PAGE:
Gov. Blagojevich Signs Bill Improving Illinois’ Mental Illness Treatment Law

Tuesday, September 18, 2007 9:41

NAMI Illinois and family members credited for removing requirement for “dangerousness”

Governor Rod Blagojevich has signed Senate Bill 234 into law, to the elation of many who have been fighting for years to improve the state’s strict mental illness treatment law. Illinois currently requires someone to be an actual physical danger to themselves or others before they can be court-ordered into mental illness treatment. The new law, which will go into effect June 2008, loosens that strict standard to allow earlier intervention for people with incapacitating symptoms of illnesses like schizophrenia and bipolar disorder.

“This measure opens far wider the door to needed treatment for a small group of people who are extremely ill,” said Jonathan Stanley, acting executive director of the national Treatment Advocacy Center, a nonprofit dedicated to removing barriers to timely and effective treatment of severe mental illnesses. “Because of the work of so many advocates, Illinois’ law has gone from one virtually mandating non-treatment of those lost to severe mental illnesses to one that can and will save lives. Illinois has joined the national trend toward making mental illness treatment laws more rational and humane.”

This standard will make it easier to use assisted outpatient treatment (AOT) in Illinois. AOT has been shown to reduce rates of hospitalization, homelessness, arrests, and incarceration, saving both lives and money.

“The passage of SB 234 is a monumental victory for the mental health system in the State of Illinois,” said Senator Dale Righter, the bill’s chief sponsor, who along with Representative David Leitch guided the bill through the legislature. “The current criteria make it very difficult and sometimes impossible for individuals suffering from mental illness to get the help they need. In many instances, people stop taking necessary medications, and as a result, fail to realize they need those medications, or even that they suffer from an illness. In these situations, a brief involuntary commitment is the only way to ensure someone with a mental illness returns to their medications and ceases to become a danger to themselves or others.”

“The new law has one goal,” agreed Lora Thomas, the executive director of NAMI Illinois. “It offers the hope of getting a loved one with mental illness into treatment. Illinois can no longer retain the right for people to remain dangerously ill.”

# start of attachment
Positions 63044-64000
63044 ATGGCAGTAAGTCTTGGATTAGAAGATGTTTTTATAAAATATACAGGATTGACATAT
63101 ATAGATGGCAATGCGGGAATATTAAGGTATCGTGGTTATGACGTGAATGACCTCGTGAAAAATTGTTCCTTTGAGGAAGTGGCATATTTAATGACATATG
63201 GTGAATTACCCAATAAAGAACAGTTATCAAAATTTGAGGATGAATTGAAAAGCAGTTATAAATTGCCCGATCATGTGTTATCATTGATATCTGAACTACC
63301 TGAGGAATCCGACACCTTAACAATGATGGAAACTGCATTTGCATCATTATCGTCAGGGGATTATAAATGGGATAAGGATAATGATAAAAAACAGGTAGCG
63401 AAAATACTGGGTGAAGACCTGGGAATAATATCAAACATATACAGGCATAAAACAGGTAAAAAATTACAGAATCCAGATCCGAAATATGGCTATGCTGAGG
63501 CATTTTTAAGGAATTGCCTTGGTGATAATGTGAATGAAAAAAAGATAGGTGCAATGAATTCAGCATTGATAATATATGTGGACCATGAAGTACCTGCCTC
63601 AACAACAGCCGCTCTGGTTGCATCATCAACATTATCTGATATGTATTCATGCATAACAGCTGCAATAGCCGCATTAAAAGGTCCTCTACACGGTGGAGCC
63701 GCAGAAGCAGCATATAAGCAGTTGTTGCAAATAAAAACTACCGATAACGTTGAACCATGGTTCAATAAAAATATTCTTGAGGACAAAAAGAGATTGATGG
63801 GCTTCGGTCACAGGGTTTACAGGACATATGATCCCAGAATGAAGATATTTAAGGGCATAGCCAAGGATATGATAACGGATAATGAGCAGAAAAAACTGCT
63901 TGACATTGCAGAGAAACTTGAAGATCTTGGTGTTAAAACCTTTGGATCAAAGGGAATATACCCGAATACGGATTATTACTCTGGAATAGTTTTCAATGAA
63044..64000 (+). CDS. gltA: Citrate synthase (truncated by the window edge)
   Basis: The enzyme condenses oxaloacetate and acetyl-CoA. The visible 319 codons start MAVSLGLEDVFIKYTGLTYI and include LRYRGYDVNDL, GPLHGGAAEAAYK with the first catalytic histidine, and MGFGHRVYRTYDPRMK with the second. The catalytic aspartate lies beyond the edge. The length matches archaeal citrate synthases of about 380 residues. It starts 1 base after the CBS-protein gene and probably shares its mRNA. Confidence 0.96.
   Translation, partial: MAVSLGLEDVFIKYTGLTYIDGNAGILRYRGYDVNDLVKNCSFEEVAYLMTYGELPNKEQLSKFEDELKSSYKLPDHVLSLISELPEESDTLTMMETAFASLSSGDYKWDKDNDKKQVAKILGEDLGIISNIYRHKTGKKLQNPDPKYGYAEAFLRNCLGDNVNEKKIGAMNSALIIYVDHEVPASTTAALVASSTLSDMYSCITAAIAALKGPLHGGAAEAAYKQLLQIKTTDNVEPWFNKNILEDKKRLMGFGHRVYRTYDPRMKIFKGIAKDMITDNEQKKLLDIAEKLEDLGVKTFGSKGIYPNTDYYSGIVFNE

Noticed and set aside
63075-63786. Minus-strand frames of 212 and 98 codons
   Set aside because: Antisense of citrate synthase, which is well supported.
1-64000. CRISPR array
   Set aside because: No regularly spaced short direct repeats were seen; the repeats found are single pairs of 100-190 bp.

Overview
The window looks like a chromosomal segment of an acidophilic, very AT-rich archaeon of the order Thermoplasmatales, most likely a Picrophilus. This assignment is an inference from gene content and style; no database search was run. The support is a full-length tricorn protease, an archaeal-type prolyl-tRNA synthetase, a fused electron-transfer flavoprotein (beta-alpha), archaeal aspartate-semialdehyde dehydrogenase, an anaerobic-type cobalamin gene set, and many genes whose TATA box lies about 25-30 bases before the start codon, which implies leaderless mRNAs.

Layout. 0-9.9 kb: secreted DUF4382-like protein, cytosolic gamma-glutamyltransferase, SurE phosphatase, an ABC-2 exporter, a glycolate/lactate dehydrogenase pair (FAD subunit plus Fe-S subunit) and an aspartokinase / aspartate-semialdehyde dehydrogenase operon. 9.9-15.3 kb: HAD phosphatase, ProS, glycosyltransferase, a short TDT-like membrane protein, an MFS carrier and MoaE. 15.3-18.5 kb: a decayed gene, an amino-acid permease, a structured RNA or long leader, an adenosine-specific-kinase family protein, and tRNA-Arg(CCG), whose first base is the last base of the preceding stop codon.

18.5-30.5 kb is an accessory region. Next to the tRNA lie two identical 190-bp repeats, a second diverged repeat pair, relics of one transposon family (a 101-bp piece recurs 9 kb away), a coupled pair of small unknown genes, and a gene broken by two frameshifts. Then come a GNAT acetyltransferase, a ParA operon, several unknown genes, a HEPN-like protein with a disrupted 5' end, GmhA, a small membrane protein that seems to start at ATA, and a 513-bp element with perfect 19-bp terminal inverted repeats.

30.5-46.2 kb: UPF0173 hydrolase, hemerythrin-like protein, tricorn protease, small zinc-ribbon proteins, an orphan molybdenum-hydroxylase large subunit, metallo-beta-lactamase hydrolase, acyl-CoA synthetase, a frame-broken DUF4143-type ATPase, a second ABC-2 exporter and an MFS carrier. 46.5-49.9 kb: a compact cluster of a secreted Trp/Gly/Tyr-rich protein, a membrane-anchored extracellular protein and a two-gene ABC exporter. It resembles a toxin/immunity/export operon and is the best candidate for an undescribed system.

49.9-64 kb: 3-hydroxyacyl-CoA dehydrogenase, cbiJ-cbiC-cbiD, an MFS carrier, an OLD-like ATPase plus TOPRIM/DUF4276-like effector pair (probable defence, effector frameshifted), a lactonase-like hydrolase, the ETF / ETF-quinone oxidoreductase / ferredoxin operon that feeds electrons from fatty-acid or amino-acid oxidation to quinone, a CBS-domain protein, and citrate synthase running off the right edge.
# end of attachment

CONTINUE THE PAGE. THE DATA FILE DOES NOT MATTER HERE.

Sen. Righter credited family member Karen Gherardini for first bringing the legislation to his attention. “Karen has struggled for years to help a loved one receive appropriate help and treatment. Karen’s perseverance, persistence and dedication to this issue, in addition to the support of so many other families who have loved ones that suffer from a mental illness, have finally paid off.”

Ms. Gherardini, whose frustrated efforts for treatment for her family member sparked her five-year quest for the reforms embodied in SB 234, said “I am thankful to the many legislators who stood strong and believed a real change was necessary to save lives. I am elated for the many people that will now be given the opportunity to receive treatment to prevent the progression of a cruel disease. At the same time a part of my heart is very sad…because it comes too late for my family member.”

“This means so much to so many families,” said Linda Virgil, Chair of NAMI Illinois’ Public Policy Committee. “The law protects someone’s right to be sick, even to the point of dangerousness. This reasonable change allows the chance of a better outcome for everyone.”

NEW LANGUAGE WILL ALLOW INVOLUNTARY COMMITMENT BEFORE SOMEONE IS DANGEROUS

Current Illinois law permits a person in crisis because of the symptoms of an acute mental illness to be court-ordered into inpatient or outpatient treatment in only one of the two following circumstances:

  • A person with mental illness who because of his or her illness is reasonably expected to inflict serious physical harm upon himself or herself or another in the near future which may include threatening behavior or conduct that places another individual in reasonable expectation of being harmed; or
  • A person with mental illness and who because of his or her illness is unable to provide for his basic physical needs so as to guard himself or herself from serious harm without the assistance of family or outside help.

The revision in the law will allow for the placement in treatment of anyone who:

because of the nature of his or her illness, is unable to understand his or her need for treatment and who, if not treated, is at risk of suffering or continuing to suffer mental deterioration or emotional deterioration, or both, to the point that the person is at risk of engaging in dangerous conduct.

SB 234 would also add the following definition of “dangerous conduct”:
“Dangerous conduct” means threatening behavior or conduct that places another individual in reasonable expectation of being harmed, or a person’s inability to provide, without the assistance of family or outside help, for his or her basic physical needs so as to guard himself or herself from serious harm.

For more on the change in the law or to see how Illinois’ law compares with laws in other states, visit the Treatment Advocacy Center online at www.treatmentadvocacycenter.org.

You can leave a response, or trackback from your own site.

Leave a Reply